He applied online, got an appointment about a week later. I took another 3 weeks to get his card and benefits. It’s really helped lighten the financial burden of both him AND me.

    I’m so tired of people complaining about social services (welfare, food stamps, etc.) and not owning up to the fact that the cost of living keeps going up every year yet wages are stagnating. Not everyone on foodstamps is a lazy bum who pops out babies every year. In our case I am a college graduate; I work for the state where our union negotiated a pay freeze, in order to avoid layoffs, for the next 3 years. My boyfriend is in college part-time, working part-time and pays child support and has shared custody of his daughter. It’s frickin’ tough out here; even when you’ve done “everything right”.

  4. Marquita Bloodworth says:

    I read this post and got upset. I am a black woman who despises the free lunch. It was sad to me because instead of relying on each other for the bare survival essentials like fucking food, we go to the governments institution and have “big daddy help us. I know this is a fantastic, far fetched, dreamy fantasy, but what if we had a blog feed for women (who are responsible for the nutritional health of the nuclear family) that provided help with distributing healthy nutritional food, budgeting help, black grocery stores that donated,etc.? It would eliminate the degrading, subjugating act of waking up early in the morning and drudging down to the DFACS institution, then upon arrival being treated like a bad person for being poor by a woman that shares your same color. I have been there and done that. If family and friends help out more and we worked together as a collective family group, we would not need food stamps, or white supremacy institutions. Oh what a fantasy world I live in right?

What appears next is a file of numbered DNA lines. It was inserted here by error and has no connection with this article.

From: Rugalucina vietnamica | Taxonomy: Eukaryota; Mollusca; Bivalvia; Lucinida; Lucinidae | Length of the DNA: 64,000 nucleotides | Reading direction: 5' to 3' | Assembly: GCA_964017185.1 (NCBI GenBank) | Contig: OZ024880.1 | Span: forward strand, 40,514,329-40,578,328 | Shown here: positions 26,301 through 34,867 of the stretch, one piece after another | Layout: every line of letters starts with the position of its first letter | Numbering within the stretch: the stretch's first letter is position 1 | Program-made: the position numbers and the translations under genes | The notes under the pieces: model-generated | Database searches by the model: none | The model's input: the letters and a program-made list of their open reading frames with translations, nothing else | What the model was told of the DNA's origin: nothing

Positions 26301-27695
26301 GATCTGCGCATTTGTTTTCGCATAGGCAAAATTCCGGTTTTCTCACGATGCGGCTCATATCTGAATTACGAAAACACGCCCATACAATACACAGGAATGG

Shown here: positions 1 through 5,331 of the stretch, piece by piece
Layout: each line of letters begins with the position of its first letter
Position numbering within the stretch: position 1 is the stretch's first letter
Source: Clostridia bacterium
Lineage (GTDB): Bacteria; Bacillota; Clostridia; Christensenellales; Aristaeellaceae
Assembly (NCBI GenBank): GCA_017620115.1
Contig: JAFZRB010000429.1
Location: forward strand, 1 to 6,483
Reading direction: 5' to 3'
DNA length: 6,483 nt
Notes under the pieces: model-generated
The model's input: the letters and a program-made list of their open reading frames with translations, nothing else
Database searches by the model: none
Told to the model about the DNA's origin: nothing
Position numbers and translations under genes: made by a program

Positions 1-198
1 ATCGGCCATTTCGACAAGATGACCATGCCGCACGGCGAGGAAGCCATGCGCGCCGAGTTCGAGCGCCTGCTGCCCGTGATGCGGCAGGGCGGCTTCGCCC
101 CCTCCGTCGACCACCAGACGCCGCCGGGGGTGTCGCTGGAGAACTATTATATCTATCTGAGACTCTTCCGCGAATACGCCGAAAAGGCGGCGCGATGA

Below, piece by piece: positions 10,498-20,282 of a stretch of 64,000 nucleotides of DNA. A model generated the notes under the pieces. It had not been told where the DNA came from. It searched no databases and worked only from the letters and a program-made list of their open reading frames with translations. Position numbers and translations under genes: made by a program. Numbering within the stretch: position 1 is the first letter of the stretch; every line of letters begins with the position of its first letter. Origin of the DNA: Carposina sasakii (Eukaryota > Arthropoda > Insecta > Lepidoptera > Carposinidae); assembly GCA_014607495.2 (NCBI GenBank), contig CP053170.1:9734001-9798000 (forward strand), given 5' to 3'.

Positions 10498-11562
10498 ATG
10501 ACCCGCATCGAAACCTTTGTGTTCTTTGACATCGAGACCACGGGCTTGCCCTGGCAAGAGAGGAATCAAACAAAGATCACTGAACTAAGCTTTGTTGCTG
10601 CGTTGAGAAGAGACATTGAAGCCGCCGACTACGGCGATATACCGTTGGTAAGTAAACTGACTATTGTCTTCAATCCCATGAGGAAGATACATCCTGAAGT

1. Marquita Bloodworth says:

      Disclaimer. Oh yes, and reading the food stamps 101 did not get me upset at this site, just the condition of our thinking and the way things are st up to destroy our (descendants of Africa) family institution.